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. Last Updated: 07/27/2016

Blue Blood Waiting for Royal Treatment




PUSHCHINO, Moscow Region -- Three years after federal health authorities licensed a revolutionary blood substitute, the medicine intended to save lives is still not widely used due to its high price and relative obscurity in the international medical community.


The artificial blood, known as perftoran, has received approval from a number of Russian medical experts and has been hailed by local scientists and doctors as a substance that can be used in transfusions with all the benefits of donor's blood but without the risks and limitations f such as blood type incompatibility or infection with HIV, hepatitis or other dangerous viruses.


"Perftoran can be administered to thousands of accident patients with blood loss of 2 liters and more," said Professor Valery Khvatov, head of the immunology laboratory at Moscow's Sklifosovsky Institute, which admits up to 4,000 patients a year with critical blood loss of 4 liters or more. Khvatov was a member of the group of top medical experts who performed clinical tests on perftoran.


A number of blood substitutes are now used in international medical practice f such as Ringer-Lactate solution, which contains electrolytes and glucose in a concentration similar to that in blood plasma f but they can only replenish lost blood in terms of volume, without providing its oxygen-carrying capacity.


Perftoran f also called blue blood because of the milky emulsion's bluish shade f is hailed as revolutionary by its creators and some doctors because they say it not only replenishes blood volume but fulfills the blood's crucial function of carrying oxygen.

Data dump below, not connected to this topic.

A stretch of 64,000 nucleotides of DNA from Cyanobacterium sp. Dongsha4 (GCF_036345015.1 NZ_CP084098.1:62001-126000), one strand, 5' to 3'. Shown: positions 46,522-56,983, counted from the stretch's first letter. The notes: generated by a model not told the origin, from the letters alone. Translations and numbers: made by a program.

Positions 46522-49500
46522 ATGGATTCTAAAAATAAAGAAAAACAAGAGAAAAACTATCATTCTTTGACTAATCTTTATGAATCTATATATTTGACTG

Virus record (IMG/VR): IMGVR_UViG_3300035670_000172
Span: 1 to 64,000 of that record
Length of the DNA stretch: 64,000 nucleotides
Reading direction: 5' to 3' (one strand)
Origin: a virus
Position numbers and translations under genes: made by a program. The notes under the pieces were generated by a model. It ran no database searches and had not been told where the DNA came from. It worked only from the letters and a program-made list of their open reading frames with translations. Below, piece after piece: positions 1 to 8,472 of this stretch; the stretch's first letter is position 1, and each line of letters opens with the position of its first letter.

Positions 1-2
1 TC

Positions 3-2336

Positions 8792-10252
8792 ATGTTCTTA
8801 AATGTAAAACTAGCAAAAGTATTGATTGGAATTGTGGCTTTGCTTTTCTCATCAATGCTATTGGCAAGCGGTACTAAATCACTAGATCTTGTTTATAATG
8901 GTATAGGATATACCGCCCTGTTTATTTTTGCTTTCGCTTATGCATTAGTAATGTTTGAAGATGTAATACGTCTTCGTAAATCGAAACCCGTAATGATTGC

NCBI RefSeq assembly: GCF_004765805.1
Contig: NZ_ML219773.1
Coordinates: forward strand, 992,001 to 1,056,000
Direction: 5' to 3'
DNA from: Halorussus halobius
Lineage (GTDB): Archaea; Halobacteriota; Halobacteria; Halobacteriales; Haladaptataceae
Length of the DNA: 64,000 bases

"Perftoran is a fully functional blood substitute; it dissolves oxygen and transports gases well, which is important in cases of severe blood loss when the amount of erythrocytes [red blood cells responsible for transporting oxygen] is dangerously low," said Professor Genrikh Ivanitsky, head of the laboratory at the Russian Academy of Sciences Institute of Theoretical and Experimental Biophysics in Pushchino, about 110 kilometers south of Moscow, where perftoran was created.


Professor Thomas Ming Swi Chang, director of the Artificial Cells and Organs Research Center at McGill University in Montreal, said the importance of blood substitute research, considered avant-garde some 20 years ago, is no longer disputable.


Chang said he has heard of the blood substitute developed in Russia but was unfamiliar with the details and was hesitant to give an assessment.


"We hold symposiums and invite all the scientists involved in the research worldwide, but they [the Russian scientists] never come here, so we know little about the research in Russia," Chang said in a telephone interview from Montreal.


"It has been more than 10 years of intensive efforts and we still have nothing ready for routine use, but some research is at the final stages of clinical testing. Some results looks very good, others not so good," Chang said.


Oxygen-carrying blood substitutes derived from perfluorocarbon organic compounds, the same group of compounds used in perftoran, have been developed but are still being researched in the United States and Japan. Both oxygent, developed by the U.S.-based Alliance Corp., and the Japanese-developed fluosol are "presently at clinical research trials aimed at demonstrating their efficiency and tolerance," said Dr. Luc Noel, coordinator of Blood Transfusion Safety at the World Health Organization, in a telephone interview from Washington.


Perftoran was developed by a group of scientists led by the late Professor Felix Beloyartsev, who had been working on the project from 1979 to 1985.